Bonjour Tristesse is a classic of French novella literature, a tour de force that took France by storm with its publication in 1954 – when its author Françoise Sagan was only 18 years old. But has it stood the test of time? Did it still have resonance for Kate’s book club?
Teenager Cécile’s summer holiday with her father is interrupted when he decides to remarry. His new fiancée, Anne, is sophisticated and beautiful, and even Cécile admits to being little in love with her. But then Anne makes the mistake of trying to exert some control over Cécile’s carefree existence.
Set over the course of one languorous summer, Bonjour Tristesse will transport you to private sun-soaked beaches, al fresco lunches under the pine trees, and glamorous evenings in the nightclubs of St. Tropez. But beneath these indulgent pleasures hides a powerful psychological war between Anne and Cécile, one that threatens to destroy everything. Who will win?
The perfect solution when your book club wants to read a classic, but no one quite has the energy for the 19th-century greats, Bonjour Tristesse clocks in at just over 100 pages. Did we find it fabulous or frivolous? Listen in to find out.
As ever, we love to recommend other books you might like to try for your next read or book club discussion. In this episode we recommend:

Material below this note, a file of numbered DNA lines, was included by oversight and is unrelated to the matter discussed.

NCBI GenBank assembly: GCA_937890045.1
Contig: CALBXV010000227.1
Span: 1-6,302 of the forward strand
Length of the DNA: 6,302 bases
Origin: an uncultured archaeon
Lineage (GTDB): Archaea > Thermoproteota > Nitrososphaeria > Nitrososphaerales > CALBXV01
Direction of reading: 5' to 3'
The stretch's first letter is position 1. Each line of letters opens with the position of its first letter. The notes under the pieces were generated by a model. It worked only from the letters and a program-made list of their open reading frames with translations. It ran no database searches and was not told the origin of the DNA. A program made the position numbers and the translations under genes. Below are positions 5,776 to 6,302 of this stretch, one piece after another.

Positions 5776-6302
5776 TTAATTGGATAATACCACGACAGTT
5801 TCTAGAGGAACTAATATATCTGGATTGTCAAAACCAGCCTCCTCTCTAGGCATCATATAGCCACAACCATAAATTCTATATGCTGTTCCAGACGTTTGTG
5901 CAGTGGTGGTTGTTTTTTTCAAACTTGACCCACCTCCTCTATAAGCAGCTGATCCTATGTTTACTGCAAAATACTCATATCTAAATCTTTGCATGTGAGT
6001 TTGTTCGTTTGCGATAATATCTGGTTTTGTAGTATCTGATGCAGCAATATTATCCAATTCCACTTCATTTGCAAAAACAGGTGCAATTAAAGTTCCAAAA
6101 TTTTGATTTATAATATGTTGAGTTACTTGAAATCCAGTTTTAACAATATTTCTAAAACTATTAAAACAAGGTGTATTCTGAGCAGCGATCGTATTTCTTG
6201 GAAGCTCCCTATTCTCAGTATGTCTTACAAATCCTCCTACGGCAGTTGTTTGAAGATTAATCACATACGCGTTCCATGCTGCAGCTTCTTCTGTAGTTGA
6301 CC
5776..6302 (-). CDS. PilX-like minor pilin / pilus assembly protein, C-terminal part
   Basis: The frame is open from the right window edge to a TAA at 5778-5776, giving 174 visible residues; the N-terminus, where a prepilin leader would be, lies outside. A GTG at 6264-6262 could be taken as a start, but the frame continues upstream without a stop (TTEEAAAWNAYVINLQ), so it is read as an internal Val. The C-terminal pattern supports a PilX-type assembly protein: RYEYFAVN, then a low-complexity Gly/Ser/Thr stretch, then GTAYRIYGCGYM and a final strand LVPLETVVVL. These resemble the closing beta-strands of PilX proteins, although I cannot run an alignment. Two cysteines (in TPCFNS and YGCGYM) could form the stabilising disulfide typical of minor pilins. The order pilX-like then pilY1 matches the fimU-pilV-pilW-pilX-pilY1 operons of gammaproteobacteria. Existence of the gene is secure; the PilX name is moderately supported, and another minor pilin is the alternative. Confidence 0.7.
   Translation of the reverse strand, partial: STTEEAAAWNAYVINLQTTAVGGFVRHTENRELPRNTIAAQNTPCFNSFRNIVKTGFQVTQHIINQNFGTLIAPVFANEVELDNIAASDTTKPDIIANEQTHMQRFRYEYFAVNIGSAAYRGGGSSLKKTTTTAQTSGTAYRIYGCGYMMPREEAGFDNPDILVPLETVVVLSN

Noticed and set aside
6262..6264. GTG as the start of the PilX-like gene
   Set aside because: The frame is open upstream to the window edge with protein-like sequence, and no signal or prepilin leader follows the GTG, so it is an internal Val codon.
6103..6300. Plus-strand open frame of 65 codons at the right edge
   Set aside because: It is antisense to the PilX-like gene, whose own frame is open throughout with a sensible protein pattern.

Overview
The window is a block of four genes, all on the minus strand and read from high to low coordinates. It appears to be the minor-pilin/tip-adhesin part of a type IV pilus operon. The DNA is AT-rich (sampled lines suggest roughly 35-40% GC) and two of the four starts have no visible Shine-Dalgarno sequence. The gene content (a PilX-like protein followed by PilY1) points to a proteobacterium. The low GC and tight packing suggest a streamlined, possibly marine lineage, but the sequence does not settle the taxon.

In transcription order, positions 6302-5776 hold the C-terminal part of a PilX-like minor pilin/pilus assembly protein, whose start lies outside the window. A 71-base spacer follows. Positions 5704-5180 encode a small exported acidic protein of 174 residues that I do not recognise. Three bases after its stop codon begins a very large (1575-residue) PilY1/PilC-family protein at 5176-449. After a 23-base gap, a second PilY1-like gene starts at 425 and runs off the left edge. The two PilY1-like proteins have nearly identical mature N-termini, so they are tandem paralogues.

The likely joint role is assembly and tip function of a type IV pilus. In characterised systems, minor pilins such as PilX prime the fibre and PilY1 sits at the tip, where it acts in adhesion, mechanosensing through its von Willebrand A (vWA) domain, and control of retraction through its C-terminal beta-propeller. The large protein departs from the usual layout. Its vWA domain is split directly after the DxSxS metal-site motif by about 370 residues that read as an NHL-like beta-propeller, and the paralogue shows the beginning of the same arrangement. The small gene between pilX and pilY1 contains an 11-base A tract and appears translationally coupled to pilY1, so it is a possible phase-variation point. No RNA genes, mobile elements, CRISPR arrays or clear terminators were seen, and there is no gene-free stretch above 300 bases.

Tender is the Night by F. Scott Fitzgerald
Au Revoir, Tristesse by Viv Groskop
Our upcoming book club show will be on The Memory Police by Yoko Ogawa, translated by Stephen Snyder.
Watch scenes from Otto Preminger’s 1958 film adaptation of Bonjour Tristesse, plus a somewhat patronising interview with Sagan which helps to explain why she hated talking to the media so much.
In Au Revoir, Tristesse, author Viv Groskop describes a clip from a Clive James travel show in which Françoise Sagan drives him around Paris and at one point into a pedestrian. You can watch it here. Sagan ‘knows everything about cars, except how to make them go slowly,’ James observes drily.
Irene Ash translated the first English edition of Bonjour Tristesse. More recently Penguin commissioned a new translation by Heather Lloyd. In this interesting Guardian article, Richard Williams discusses the merits of the two translations.
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